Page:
CBS just revealed the logo and first tease of the upcoming Star Trek TV show. Production hasn’t started yet, so there’s no actually footage, but it’s a galaxy-spanning video that promises “New crews, new villains, new heroes, and new worlds.”
This is such perfect, beautiful, brilliant casting. How are we supposed to wait an entire year to see this?
This is incredible news. Nicholas Meyer—the man who probably deserves more credit than anybody for the longevity of Star Trek—has joined the writing staff of Bryan Fuller’s new Trek TV series.
This is the best possible choice. Bryan Fuller—who worked on Star Trek: Deep Space Nine and Star Trek: Voyager back in the day, before going on to create Pushing Daisies, Wonderfalls and Hannibal—will be the showrunner of the new Star Trek TV show.
Yesterday, word broke that Bryan Fuller was bringing the sci-fi anthology show Amazing Stories back to life. Now, you can watch the entire first season of the original 80s series over on NBC.
In the mid-Eighties, Steven Spielberg created and produced an anthology show called Amazing Stories. Each week, a new tale dealing with the supernatural or fantastic was told, totally unrelated to the previous week. Now, it’s coming back with the help of Bryan Fuller.
American Gods is on its way to becoming a television show on Starz, and now, Bryan Fuller has revealed that the book’s author, Neil Gaiman, will pen some of the show’s episodes.
Sad news, Hannibal fans: our cannibal won’t be getting a fourth season. Bryan Fuller thanked NBC for indulging the show’s “images that would have shredded the eyeballs of lesser Standards & Practices enforcers.” Indeed. The season two capper was epic, but look for the series finale to be a bloodbath for the ages.
We only just got word that Starz had officially greenlit and adaption of Neil Gaiman’s American Gods with Bryan Fuller (Hannibal) running the show. And from the first art, tweeted by Fuller, it certainly seems like he’s bringing his trademark sense of style to the project.
News about the American Gods show is rareand it feels like we’ve been hearing about the TV adaptation forever. But tStarz has just announced that they’ve greenlit Bryan Fuller’s series, and it looks like American Gods on TV finally be happening!
The long-awaited television adaptation of Neil Gaiman's American Gods is moving forward, helmed by Pushing Daisies and Hannibal's Bryan Fuller. Naturally, we're nervous, but this recent interview with Fuller has calmed many of our fears. Spoiler talk ahead.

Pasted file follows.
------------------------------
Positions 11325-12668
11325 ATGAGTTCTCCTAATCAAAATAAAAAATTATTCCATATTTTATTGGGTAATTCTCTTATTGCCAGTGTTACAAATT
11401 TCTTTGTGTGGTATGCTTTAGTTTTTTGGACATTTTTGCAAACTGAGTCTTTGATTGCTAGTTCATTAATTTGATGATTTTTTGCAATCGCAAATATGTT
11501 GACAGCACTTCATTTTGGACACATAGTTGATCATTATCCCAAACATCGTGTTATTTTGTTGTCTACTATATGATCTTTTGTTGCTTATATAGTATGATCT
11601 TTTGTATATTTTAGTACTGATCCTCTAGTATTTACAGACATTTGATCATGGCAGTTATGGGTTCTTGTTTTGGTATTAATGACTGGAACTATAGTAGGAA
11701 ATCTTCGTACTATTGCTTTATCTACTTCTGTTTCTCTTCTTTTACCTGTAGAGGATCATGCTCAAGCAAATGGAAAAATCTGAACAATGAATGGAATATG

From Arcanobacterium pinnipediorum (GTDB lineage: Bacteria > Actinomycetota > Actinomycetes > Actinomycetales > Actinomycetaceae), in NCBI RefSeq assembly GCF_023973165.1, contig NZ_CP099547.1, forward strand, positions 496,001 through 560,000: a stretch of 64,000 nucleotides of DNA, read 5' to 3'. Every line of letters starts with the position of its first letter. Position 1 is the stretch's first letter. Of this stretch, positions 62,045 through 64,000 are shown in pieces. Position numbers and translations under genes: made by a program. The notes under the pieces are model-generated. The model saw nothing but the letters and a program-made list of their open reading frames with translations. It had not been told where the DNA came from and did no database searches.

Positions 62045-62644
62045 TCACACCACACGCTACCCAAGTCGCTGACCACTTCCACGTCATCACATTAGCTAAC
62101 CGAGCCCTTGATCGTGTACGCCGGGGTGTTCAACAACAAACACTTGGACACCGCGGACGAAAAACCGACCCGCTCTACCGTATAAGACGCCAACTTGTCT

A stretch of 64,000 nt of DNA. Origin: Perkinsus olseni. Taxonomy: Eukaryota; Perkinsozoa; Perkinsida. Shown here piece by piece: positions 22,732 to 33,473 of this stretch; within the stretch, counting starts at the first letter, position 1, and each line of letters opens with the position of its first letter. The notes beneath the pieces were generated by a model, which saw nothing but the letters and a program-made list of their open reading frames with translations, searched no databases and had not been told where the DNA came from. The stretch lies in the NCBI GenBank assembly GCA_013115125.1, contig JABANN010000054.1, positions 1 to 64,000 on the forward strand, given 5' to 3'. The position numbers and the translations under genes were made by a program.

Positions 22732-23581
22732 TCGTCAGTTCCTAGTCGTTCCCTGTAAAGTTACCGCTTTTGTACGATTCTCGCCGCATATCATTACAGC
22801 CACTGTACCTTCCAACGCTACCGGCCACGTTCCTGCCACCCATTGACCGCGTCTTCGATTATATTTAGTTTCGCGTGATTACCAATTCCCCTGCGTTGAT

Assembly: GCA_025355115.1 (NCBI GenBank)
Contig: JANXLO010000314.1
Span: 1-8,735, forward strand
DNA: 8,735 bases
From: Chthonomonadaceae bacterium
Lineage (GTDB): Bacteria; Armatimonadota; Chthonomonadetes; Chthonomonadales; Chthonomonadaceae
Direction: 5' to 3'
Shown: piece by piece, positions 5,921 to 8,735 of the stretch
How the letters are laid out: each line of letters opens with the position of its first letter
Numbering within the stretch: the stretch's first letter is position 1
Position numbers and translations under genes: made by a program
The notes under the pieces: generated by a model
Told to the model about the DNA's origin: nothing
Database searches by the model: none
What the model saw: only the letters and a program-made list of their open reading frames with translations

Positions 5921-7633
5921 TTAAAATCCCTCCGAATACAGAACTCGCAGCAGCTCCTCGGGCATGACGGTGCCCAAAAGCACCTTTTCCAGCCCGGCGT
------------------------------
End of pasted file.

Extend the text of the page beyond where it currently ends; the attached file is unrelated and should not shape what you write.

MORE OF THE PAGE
Many moons ago, Bryan Fuller (Hannibal and Pushing Daisies) developed a TV adaptation of John Christopher's The Lotus Caves for Syfy. Alas, the pilot never made it to the small screen, until now. Syfy is finally airing their lost Lotus Caves adaptation titled High Moon.
This fall is seeing a huge crop of comic-book TV shows, and one of the most promising is Constantine. The trench-coated antihero who copes with the unsavory side of magic is getting a more faithful portrayal. Except he won't smoke. And now we're hearing his sexuality will be toned down too. Does it matter?
Bryan Fuller has made such awesome (if oft prematurely canceled) shows as Pushing Daisies, Mockingbird Lane, Wonderfalls, Hannibal, and the first season of Heroes. He also loves scifi in general and Star Trek in particular, which is presumably why he's taking his talents to Syfy for his new series High Moon.
It's got zombies!
The awesome producer Bryan Fuller wants to makes an awesome new Star Trek TV series. Paramount won't let him, because they're busy letting J.J. Abrams make his Trek movies. But that doesn't mean Fuller doesn't have a captain in mind should he ever get the green light: Angela Bassett.
Besides the subject mentioned in the headline, today’s “Postal Apocalypse” includes a historical look at butt-wiping technologies, how Cobra gets its funding in G.I. Joe, the worst Star Wars prequel quote, and more. It is possibly my favorite “PA” ever. Please, please keep those awesome questions comin’ to …
I think we all saw this coming — but the official word on the fate of Bryan Fuller's Mockingbird Lane is not good. NBC has officially passed on the show, forever.
Bryan Fuller's reboot of the campy TV series The Munsters (retitled in the reboot to Mockingbird Lane) could have been much more serious. Like Eddie Munster kills a bunch of people serious.